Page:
Treatment with ABBV-2222, an investigational CFTR corrector formerly known as GLPG2222, was well-tolerated and partially corrected the function of the CFTR protein, both alone and in combination with Kalydeco (ivacaftor), in a group of patients with cystic fibrosis (CF), Phase 2 clinical trials show.
Trial findings were published in the study, “CFTR activity is enhanced by the novel corrector GLPG2222, given with and without ivacaftor in two randomized trials,” in the Journal of Cystic Fibrosis.
CF is a genetic disorder caused by mutations in the CFTR gene, which provides instructions to make the cystic fibrosis transmembrane conductance regulator (CFTR) protein. This protein is transported to the cell membrane where it works as a channel for molecules, such as chloride and water, to move in and out of cells.
The F508 deletion is the most common mutation associated with the disease, in which a single amino acid (the building blocks of proteins) is deleted from the CFTR protein sequence at position 508. This leads to incorrect protein folding and premature protein degradation, which prevent CFTR from reaching the cell membrane and performing its function.
ABBV-2222, a therapy originally developed by Galapagos and Abbvie, is a CFTR corrector that helps abnormal CFTR protein fold correctly, so it won’t be destroyed by cellular agents and will be safely transported to the cell membrane, resulting in an increase in chloride transport.
In the study, the researchers reported the findings of two randomized, double-blind, placebo-controlled Phase 2a clinical trials — FLAMINGO (NCT03119649) and ALBATROSS (NCT03045523) — assessing the safety and efficacy of ABBV-2222, either alone or in combination with Kalydeco (marketed by Vertex Pharmaceuticals), in a group of CF patients.
In both studies, patients carrying either one (ALBATROSS) or two (FLAMINGO) copies of the F508 deletion took ABBV-2222 orally once a day for 29 days. Patients participating in the ALBATROSS trial were also carriers of another gating mutation in CFTR, and were being treated with Kalydeco.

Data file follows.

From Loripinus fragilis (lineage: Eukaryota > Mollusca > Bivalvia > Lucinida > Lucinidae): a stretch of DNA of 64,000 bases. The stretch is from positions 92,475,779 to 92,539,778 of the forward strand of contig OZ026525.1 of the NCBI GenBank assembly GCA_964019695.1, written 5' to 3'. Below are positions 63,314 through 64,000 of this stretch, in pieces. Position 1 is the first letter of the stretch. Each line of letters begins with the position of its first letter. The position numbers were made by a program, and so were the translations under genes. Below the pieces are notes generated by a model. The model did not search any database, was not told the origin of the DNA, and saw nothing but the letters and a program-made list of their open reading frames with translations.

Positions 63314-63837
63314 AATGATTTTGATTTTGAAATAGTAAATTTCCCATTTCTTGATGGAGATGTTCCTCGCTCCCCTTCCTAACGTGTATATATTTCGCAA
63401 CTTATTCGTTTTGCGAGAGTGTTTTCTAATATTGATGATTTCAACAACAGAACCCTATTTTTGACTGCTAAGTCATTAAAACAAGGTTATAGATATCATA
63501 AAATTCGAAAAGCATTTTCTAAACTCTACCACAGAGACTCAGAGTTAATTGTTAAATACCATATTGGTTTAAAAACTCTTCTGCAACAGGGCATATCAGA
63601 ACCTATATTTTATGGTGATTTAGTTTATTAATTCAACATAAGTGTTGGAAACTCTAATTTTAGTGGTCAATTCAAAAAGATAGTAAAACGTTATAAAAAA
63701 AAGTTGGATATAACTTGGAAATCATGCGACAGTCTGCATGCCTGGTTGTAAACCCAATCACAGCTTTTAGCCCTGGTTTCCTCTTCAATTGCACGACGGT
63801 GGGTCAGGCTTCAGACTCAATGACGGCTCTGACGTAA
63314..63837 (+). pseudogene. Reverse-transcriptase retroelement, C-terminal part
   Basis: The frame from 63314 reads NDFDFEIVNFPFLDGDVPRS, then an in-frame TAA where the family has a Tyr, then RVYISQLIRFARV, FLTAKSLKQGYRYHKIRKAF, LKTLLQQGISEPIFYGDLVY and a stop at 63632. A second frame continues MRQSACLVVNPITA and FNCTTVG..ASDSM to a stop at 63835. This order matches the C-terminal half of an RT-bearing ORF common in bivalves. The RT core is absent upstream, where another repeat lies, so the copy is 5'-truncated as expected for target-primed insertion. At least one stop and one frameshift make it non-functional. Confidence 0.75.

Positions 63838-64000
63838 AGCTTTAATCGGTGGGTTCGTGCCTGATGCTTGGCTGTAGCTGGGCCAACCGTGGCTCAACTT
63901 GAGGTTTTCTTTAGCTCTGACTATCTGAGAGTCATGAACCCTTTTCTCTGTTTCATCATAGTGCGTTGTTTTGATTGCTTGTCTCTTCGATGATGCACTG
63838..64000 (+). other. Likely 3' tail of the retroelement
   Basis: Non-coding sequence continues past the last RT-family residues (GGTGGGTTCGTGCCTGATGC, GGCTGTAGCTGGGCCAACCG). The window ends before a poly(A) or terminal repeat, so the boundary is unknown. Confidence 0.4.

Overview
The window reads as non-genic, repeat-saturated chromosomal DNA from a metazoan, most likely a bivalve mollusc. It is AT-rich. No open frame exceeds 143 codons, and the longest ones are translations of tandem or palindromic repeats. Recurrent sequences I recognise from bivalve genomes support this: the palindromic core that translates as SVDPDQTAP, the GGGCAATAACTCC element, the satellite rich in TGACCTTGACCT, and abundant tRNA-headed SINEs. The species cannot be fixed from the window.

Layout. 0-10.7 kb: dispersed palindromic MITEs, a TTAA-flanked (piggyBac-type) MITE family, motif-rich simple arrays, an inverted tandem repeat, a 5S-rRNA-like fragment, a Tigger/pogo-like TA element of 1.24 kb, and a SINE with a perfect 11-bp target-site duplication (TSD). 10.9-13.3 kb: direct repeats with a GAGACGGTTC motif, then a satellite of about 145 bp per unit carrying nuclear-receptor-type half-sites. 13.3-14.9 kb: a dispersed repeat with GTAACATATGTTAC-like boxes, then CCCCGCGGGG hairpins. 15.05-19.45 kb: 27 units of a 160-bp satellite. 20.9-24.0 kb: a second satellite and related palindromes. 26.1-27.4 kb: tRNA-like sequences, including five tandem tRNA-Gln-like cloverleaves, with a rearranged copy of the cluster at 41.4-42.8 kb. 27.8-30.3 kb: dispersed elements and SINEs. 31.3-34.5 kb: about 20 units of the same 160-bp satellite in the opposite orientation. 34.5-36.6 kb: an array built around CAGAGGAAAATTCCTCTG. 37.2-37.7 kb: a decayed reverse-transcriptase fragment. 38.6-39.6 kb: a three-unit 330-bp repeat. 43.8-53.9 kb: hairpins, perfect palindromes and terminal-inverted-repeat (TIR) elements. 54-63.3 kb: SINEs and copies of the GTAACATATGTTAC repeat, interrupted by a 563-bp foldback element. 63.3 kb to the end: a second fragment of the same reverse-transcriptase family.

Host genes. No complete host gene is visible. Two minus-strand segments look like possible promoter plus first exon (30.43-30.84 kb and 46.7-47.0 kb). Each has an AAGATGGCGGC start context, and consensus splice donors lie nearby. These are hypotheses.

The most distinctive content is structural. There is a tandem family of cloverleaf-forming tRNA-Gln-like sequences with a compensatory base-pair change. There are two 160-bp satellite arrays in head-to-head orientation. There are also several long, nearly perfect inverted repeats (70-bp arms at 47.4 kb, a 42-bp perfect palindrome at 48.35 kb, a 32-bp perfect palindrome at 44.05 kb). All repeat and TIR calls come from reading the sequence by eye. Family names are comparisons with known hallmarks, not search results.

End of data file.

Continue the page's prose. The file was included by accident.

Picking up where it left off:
The trials’ primary outcome was to assess the treatment’s tolerability and safety. Secondary goals included assessing the pharmacokinetic properties of the compound, meaning how the therapy is absorbed, distributed, metabolized, and eliminated from the body, as well as the effects of ABBV-2222 on sweat chloride, patients’ lung function, and respiratory symptoms.
Sweat chloride concentrations are considered a biomarker of CF severity — the higher the levels of chloride in a patient’s sweat, the more severe the disease.
A total of 59 patients were enrolled in FLAMINGO and 37 into ALBATROSS.
Results showed that treatment with ABBV-2222 led to a significant reduction in patients’ sweat chloride concentrations (maximum decrease of 17.6 mmol/L in FLAMINGO, and 7.4 mmol/L in ALBATROSS), indicating that ABBV-2222 at least partially corrected the function of the CFTR protein.
However, no significant improvements were found in patients’ lung function, nor in their respiratory symptoms. The pharmacokinetic profile of ABBV-2222 in both trials was consistent with previous studies on healthy volunteers and CF patients.
Treatment-related adverse events were reported in 29.2% of patients in FLAMINGO and 40% in ALBATROSS. Most were mild to moderate in severity, and included respiratory, gastrointestinal, and infection complications. No deaths or therapy discontinuation associated with treatment adverse events were reported in any of the trials.
“Findings from FLAMINGO and ALBATROSS demonstrated that GLPG2222 is well tolerated both alone and in combination with [Kalydeco], with preliminary data suggesting partial correction of CFTR function and on-target activity. These outcomes will inform the future clinical evaluation of GLPG2222 within this dynamic environment, in particular with regards to its use in combinations with additional CFTR modulators,” the researchers wrote.